Burgundy 2019 Vintage Report
In our vintage report from last year, titled ‘The times, are they a-changing?’ we wondered if 2018 would be an outlier, or if such warm vintages were the new normal. Having tasted the 2019s and talked a lot about the historically precocious 2020 vintage, we can certainly see a pattern developing. Too early, perhaps, to say if this is a permanent shift in conditions, but it is certainly a question at the front of most growers minds, alongside their strategies to cope in the future.
We visited Burgundy during the week of the 26th of October 2020, compressing our normal two weeks into a whirlwind series of tastings and meetings. Our timing proved good. We were in a restaurant in Beaune, enjoying a curfew enforced early dinner, when Macron made his public announcement – France would begin locking down from the next day. We sympathised with the restaurant owner, who kindly poured champagne for each table. These are difficult times for the restaurant trade, at home as well as abroad.
However, we were able to complete our tastings on the Thursday, the only guests at the Hostelrie des Clos in Chablis. We were very happy to have been able to make our visits and see our growers and friends in the region. Despite the curfew and general situation we found people welcoming, domaines hard at work and, until that Wednesday night at least, restaurants full. It takes a lot to dampen the Burgundian spirit.
The 2019 vintage was largely warm and dry. The winter was mild, and spring continued so, meaning bud break was early, increasing the risk of frost. Thankfully, the devastation seen in some recent vintages was absent. The weather cooled somewhat as flowering commenced, leading to some poor fruit set and lowering potential yields. After this period, conditions set fair and warm, sometimes hot, and stayed that way through the summer. Although there were some extremely warm days, Michel Coutoux mentioned 39oC, overall conditions were steady rather than extreme. Canopy management is becoming an ever more important topic, well trained and carefully pruned vines can give the grapes some shade and protection from the sun. Drought was the biggest issue, the lack of water can prove difficult, especially in young vines, or well drained vineyards exposed to the sun, causing ripening to stop as the vine can no longer photosynthesise. However, the dry summer meant little disease and at harvest, and with some sorting, the grapes were in excellent condition, small, with thick skins and concentrated juice. A cool north wind blew before harvest, which further concentrated the grapes and yields where between 15-25% below 2018. This drying effect, when grapes lose water by evaporation, concentrates both sugar and acidity, and this is another factor in the wines freshness. Sebastien Cathiard made the point that as malic acidity was lower, the malolactic fermentations didn’t have a big effect on the wines textures, while higher tartaric kept pHs low – again, this may be a reason the best wines seem so well balanced. Harvest took place later than in 2018, with many of our domaines picking whites from around the 6th-10th of September and the reds starting later in the month.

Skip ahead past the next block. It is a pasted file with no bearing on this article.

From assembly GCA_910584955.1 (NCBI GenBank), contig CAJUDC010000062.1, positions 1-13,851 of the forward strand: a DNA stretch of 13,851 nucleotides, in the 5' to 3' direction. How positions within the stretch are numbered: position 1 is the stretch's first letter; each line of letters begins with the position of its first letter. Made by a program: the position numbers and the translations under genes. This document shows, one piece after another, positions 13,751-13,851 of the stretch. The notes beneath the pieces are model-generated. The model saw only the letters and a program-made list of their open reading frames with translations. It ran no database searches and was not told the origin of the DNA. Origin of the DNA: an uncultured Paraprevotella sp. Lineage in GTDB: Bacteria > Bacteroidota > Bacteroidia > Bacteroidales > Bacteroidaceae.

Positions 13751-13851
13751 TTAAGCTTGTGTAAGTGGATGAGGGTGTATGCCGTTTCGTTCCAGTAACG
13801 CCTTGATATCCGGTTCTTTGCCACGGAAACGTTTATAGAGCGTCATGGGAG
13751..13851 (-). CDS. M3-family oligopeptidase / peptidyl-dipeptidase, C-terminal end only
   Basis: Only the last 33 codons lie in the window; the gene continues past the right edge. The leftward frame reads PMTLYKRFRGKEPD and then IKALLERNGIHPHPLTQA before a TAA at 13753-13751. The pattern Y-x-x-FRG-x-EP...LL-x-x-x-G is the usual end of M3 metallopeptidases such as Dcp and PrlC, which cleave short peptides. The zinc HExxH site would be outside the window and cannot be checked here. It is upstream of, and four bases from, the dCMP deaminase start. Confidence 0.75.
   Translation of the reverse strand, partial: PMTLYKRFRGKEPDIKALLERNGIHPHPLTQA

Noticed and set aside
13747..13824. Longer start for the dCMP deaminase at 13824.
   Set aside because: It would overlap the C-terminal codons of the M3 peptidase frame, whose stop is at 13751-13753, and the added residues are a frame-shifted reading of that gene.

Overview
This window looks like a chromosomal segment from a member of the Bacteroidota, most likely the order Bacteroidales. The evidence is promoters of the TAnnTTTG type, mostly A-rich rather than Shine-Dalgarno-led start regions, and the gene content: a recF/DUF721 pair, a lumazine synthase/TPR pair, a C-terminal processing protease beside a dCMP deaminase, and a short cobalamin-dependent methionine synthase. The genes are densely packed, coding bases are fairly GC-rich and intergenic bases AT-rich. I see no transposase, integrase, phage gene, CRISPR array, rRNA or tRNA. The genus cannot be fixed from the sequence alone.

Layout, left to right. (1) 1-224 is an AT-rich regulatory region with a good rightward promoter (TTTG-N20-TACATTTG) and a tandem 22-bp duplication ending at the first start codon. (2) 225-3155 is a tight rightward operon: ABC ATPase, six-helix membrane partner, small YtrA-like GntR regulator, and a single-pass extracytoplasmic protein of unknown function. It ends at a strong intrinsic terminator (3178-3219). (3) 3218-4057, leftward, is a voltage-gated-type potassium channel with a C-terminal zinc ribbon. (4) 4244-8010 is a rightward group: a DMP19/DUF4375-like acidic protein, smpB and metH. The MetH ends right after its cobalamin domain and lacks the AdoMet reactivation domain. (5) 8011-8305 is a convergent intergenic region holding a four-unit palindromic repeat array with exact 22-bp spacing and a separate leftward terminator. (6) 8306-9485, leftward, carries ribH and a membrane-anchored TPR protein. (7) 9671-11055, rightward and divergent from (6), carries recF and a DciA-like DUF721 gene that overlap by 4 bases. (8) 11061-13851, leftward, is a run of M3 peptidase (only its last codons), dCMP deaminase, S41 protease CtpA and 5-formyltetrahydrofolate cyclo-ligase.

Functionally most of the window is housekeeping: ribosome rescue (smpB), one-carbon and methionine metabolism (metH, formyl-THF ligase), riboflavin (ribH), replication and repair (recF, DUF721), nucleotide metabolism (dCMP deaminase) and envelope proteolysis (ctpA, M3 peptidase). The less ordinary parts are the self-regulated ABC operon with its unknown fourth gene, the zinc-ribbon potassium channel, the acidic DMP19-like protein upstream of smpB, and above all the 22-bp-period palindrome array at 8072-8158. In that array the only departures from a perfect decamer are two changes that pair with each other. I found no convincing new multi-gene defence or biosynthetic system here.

The whites are often rich, but the best have freshness and acidity to balance their ripe textures and sheer concentration. From limestone vineyards the terroir is unmistakable and adds another dimension of lift to the wines. Michel Coutoux said that the thick skins had given particularly aromatic wines and this was born out at his domaine and elsewhere. The reds are ripe and pure, showing concentrated fruit balanced by fine sweet tannin and good acidity. Laurent Lignier called 2019 a ‘Pinot +’ year; the wines are ripe but fresh, concentrated yet balanced. They are much more classical than I imagined they would be, and we found some brilliant wines. Based on our tastings, for the reds of the Côte de Nuits, at least, 2019 could be extraordinary, while the Côte de Beaune isn’t far behind.
Unfortunately, the low yields have translated into reduced quantities, and in turn we may struggle to allocate as we did last year. However, we will always do our best, so please let us know what you would like and we will try to fulfil as much as possible.